Alas, the business bonhomie came to a tragic end one day when Betty slipped on some cabbageworm casings and fell into the Acme Freezertron. Instantly, the powerful supercoolant sucked the heat out of her and initiated rigor gelidus. She was soon as stiff as an Englishman's upper lip. Following a day of mourning, which included whipping up a special thalamus-flavored gelato, Betty's family prepared to eat her. But they were unable to bite through her hard-as-ice fur so they left her on the beach to thaw in the hot afternoon sun. However, when they returned that evening, keen on a little necrophagia, she was gone!

According to reliable eyewitnesses, one minute she was there; the next she wasn't. The wolverines combed the beach, searching for clues to her disappearance. They didn't find any, although they did uncover a dirndl belonging to the mayor, which later led to his political downfall.

Within a week, the rest of the wolverines were also gone. Along with a well-combed beach, they left behind a testament that deeded all of their recipes to their erstwhile competitor. Bob quickly got the hang of the lava and sand flavors, but before he could master splinter gelato, a customer sued him over a severe lower lip injury.

The path from a Miami beach to Chef Cordero's bain-marie was long, circuitous and indeed dubious, and Betty, were she able, would be among the first to label it a classic example of unintelligent design. But, five and a half years later, here she was, adding to the potpourri of kitchen aromas with leakage from her own scent glands. The captain, who played a major role in acquiring the once frigid furball, reached into the pan and gently stroked Betty's snout. To his utter amazement, the animal opened one eye. Logic reasoned that the action must be a long-delayed postmortem reflex, but then Betty opened her other eye, bared her teeth and hissed at him.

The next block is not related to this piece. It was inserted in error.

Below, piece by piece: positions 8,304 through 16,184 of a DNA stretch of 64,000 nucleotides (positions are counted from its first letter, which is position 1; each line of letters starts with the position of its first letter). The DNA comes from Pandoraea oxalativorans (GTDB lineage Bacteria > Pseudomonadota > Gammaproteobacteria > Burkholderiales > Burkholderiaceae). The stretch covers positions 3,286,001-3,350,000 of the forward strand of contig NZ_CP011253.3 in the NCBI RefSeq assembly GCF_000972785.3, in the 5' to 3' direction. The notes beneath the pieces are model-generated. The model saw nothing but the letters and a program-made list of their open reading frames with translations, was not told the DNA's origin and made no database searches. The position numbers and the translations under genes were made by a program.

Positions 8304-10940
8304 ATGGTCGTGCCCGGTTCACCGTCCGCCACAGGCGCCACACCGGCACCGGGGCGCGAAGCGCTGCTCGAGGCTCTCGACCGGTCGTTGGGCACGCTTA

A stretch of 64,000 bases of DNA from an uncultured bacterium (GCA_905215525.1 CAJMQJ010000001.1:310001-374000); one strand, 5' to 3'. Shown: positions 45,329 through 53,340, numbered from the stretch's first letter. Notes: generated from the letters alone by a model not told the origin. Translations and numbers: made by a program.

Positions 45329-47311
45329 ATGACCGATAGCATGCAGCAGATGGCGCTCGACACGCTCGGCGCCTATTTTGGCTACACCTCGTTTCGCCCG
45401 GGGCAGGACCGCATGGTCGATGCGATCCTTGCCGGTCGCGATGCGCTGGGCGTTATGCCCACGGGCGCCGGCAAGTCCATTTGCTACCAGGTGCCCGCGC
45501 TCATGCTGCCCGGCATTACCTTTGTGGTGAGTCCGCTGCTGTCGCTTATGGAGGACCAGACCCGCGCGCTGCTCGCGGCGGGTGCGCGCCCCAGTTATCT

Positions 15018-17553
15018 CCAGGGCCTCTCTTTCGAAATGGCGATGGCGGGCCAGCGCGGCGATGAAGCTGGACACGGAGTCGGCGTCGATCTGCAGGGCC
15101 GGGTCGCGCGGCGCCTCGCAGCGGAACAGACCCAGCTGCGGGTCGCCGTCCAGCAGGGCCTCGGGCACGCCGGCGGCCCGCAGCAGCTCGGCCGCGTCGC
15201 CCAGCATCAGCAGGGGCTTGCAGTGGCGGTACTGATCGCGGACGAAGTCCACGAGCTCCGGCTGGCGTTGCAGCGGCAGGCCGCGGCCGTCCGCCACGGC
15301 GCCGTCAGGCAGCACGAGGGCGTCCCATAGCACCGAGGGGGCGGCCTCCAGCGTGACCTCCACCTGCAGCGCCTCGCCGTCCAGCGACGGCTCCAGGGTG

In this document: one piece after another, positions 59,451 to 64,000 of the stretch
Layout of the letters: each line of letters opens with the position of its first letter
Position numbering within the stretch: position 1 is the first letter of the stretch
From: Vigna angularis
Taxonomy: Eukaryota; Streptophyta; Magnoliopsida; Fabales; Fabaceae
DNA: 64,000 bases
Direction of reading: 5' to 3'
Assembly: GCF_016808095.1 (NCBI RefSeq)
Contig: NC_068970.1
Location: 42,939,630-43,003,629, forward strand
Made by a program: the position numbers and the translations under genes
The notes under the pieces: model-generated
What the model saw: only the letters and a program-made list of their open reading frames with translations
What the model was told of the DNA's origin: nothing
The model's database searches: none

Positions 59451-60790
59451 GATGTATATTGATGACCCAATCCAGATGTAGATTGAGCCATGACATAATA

By this time, curious line cooks had gathered around the bain-marie. Word quickly spread to the sous chef and thence to Chef Cordero, who raced into the kitchen, his apron streaming behind him. As he approached Betty, he unsheathed his evisceration tool. He paused to brandish it above his head, and that cost him. Captain Logic at last came to his senses, pulled a chunk of especially fetid carrion from his pocket and jammed it into Cordero's face. Horrified, the chef recoiled and dropped his weapon. Unsheathing his own, much larger disemboweling device, Logic ordered the cooks to hold him. And that's when he noticed that the chef wasn't wearing an apron. Rather it was a dirndl.

Betty clambered weakly out of the pot, shook herself off, then briefly posed rakishly for the house photographer. Logic expected her feral nature to kick in and, sure enough, the moment she got her bearings, off she headed for the Yukon. However, five and a half years of neglect had atrophied her sense of direction and she got no farther than the garage.

Where are we headed with this story, you ask? It would be oh so easy to just stop here and leave all of the loose ends as untied as Chef Cordero's apron strings. But it would also speed up the arrival of today's guest, who has journeyed all the way from Toronto's backwoods to be on this 533rd episode of Kalvos & Damian's New Music Bazaar. So, loose ends versus Canadian speed. The choice is yours. Or Kalvos', really.